Earlier this year our friends asked our son to be a participant in their June wedding. We were touched, and once we explained the honor to our son, he was excited to get a new outfit and hold hands with another little boy as they walked down the aisle together.My friend Anna was the bride, and she thoughtfully sent a navy bowtie with white polka dots for all the boys to wear.For our son’s wedding debut, I picked up his first pair of dress shoes, and my husband bought him a new suit. When the big day arrived, I think he was as excited as the bride and groom!He looked so proud and handsome.
As sweet as the children’s precious entrance and toddle down the aisle were, from my perspective, the best part of the day came during a key moment of the ceremony itself.Anna is Jewish, and her husbandKaamil is Muslim. She grew up in Santa Cruz, California, and he in Minneapolis, Minnesota, although his parents are from India originally.Anna and Kaamil had been married in a small, Muslim ceremony almost a year earlier.The day we were witnessing was a Jewish ceremony and familiar “American” reception, with a lot of Indian flavor thrown in: beautifully dressed Indian women in saris, marigolds all over, and amazing food for lunch.To close the ceremony and fulfill a Jewish tradition, Kaamil was tasked with smashing a glass wrapped in cloth.Our son was captivated by this and asked us about it for weeks after the wedding: “Why did Kaamil step on that glass?Did it break?Did anyone get hurt?”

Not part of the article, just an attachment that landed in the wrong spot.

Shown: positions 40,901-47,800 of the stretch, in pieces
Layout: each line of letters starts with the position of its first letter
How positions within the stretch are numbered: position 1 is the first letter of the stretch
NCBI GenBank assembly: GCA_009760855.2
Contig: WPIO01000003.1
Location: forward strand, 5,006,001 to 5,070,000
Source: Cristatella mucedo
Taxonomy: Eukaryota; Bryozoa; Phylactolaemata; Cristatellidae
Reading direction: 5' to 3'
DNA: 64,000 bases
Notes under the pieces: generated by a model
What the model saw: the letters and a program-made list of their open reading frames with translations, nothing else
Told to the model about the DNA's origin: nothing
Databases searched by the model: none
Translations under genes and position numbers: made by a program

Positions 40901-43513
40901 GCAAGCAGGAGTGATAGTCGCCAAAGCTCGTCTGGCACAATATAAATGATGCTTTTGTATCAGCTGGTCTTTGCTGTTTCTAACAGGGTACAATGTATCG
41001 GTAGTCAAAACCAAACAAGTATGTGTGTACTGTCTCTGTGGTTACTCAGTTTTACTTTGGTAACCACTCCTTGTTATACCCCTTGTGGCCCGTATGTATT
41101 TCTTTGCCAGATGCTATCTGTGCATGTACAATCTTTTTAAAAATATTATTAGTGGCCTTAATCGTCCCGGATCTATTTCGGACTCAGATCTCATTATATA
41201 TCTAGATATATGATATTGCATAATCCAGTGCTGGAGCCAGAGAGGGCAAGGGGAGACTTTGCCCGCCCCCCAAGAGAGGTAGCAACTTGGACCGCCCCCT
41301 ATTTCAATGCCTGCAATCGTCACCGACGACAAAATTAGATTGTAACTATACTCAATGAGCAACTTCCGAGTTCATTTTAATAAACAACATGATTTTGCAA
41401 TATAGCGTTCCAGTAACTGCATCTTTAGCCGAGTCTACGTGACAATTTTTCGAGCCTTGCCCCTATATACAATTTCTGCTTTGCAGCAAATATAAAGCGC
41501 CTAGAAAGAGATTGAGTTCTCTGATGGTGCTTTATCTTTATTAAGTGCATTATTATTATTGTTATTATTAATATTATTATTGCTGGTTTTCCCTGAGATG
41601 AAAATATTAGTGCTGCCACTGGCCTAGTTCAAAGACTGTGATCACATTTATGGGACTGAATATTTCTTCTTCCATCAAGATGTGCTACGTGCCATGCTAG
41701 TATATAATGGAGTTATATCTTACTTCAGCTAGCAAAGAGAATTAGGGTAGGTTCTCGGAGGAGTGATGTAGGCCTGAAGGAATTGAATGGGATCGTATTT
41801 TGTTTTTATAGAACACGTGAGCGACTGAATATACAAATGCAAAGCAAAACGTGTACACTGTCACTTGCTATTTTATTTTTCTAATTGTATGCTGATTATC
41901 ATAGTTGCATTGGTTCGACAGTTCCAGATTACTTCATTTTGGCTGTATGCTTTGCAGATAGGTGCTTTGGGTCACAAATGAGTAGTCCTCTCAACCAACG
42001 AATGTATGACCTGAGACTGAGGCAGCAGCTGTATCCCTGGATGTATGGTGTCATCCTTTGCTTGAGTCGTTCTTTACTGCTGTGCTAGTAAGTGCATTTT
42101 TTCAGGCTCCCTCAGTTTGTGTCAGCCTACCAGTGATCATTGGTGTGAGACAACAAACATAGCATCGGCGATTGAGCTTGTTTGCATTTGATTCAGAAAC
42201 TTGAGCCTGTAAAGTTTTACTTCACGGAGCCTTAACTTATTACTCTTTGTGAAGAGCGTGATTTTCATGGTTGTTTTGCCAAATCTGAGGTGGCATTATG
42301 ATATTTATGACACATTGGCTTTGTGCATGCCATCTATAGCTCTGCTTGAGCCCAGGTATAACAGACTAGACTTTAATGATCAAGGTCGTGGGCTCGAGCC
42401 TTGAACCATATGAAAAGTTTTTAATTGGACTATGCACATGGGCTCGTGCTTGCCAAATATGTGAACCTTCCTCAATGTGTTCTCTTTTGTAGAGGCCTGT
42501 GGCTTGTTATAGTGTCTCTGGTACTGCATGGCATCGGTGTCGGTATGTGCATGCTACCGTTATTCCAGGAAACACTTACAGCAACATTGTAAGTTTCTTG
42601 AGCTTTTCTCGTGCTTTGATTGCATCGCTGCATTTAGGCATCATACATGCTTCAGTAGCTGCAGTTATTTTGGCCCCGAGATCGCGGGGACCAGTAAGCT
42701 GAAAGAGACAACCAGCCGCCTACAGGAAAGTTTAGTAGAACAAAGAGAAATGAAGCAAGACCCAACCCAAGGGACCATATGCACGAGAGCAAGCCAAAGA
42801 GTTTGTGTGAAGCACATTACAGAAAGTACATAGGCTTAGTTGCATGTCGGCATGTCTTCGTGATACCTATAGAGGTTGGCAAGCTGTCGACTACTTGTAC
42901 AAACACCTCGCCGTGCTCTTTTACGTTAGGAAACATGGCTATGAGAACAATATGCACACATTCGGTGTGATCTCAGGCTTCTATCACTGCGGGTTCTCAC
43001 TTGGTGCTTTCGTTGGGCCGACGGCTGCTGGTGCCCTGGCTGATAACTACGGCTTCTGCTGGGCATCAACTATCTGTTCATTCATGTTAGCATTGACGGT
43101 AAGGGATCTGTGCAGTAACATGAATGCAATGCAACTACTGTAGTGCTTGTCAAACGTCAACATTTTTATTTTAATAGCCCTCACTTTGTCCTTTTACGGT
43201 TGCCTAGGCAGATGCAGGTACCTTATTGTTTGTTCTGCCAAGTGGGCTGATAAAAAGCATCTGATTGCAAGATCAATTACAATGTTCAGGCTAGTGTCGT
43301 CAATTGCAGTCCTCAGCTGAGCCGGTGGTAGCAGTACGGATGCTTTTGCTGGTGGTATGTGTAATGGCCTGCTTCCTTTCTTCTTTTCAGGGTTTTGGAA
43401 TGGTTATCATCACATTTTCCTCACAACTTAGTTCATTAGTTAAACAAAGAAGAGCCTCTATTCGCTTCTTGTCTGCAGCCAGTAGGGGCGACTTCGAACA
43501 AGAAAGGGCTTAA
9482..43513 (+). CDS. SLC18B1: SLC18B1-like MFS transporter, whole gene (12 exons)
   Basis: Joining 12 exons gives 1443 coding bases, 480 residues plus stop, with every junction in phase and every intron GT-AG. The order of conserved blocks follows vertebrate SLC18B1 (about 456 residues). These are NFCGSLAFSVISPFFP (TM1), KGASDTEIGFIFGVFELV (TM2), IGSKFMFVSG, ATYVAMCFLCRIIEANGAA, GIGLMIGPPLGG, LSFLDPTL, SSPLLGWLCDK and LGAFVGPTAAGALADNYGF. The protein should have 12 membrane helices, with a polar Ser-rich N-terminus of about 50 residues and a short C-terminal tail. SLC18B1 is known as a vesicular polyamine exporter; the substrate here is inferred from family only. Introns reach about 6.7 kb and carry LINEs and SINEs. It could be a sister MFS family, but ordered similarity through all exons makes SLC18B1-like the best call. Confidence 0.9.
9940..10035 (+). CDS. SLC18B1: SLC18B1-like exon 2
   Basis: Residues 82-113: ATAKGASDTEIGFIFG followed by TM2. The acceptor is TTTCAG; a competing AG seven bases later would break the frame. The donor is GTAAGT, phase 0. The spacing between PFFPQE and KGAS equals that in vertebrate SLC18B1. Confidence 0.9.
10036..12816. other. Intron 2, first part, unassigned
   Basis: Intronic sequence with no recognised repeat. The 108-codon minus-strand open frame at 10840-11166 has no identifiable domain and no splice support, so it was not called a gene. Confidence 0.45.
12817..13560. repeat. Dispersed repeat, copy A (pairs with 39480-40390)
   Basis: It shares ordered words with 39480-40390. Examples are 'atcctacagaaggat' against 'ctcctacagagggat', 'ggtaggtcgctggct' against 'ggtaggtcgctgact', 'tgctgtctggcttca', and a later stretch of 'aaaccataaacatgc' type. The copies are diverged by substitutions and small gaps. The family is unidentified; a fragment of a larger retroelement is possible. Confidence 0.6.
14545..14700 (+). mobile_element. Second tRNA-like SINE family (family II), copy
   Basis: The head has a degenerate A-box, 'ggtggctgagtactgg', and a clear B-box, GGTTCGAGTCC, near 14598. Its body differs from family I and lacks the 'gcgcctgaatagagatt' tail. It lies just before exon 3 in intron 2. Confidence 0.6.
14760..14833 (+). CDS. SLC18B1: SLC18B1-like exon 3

Given his age, my son was not yet ready for an abstract discussion about tradition or religion.However, we thought he would understand that, “at some weddings, the groom steps on a glass and breaks it.That lets the guests know that it’s time for the party to begin.”But I think, for the children (and for many of the adults), the party really started when they laid eyes on the tower of coconut cupcakes and set foot on the dance floor.It was a fabulous day!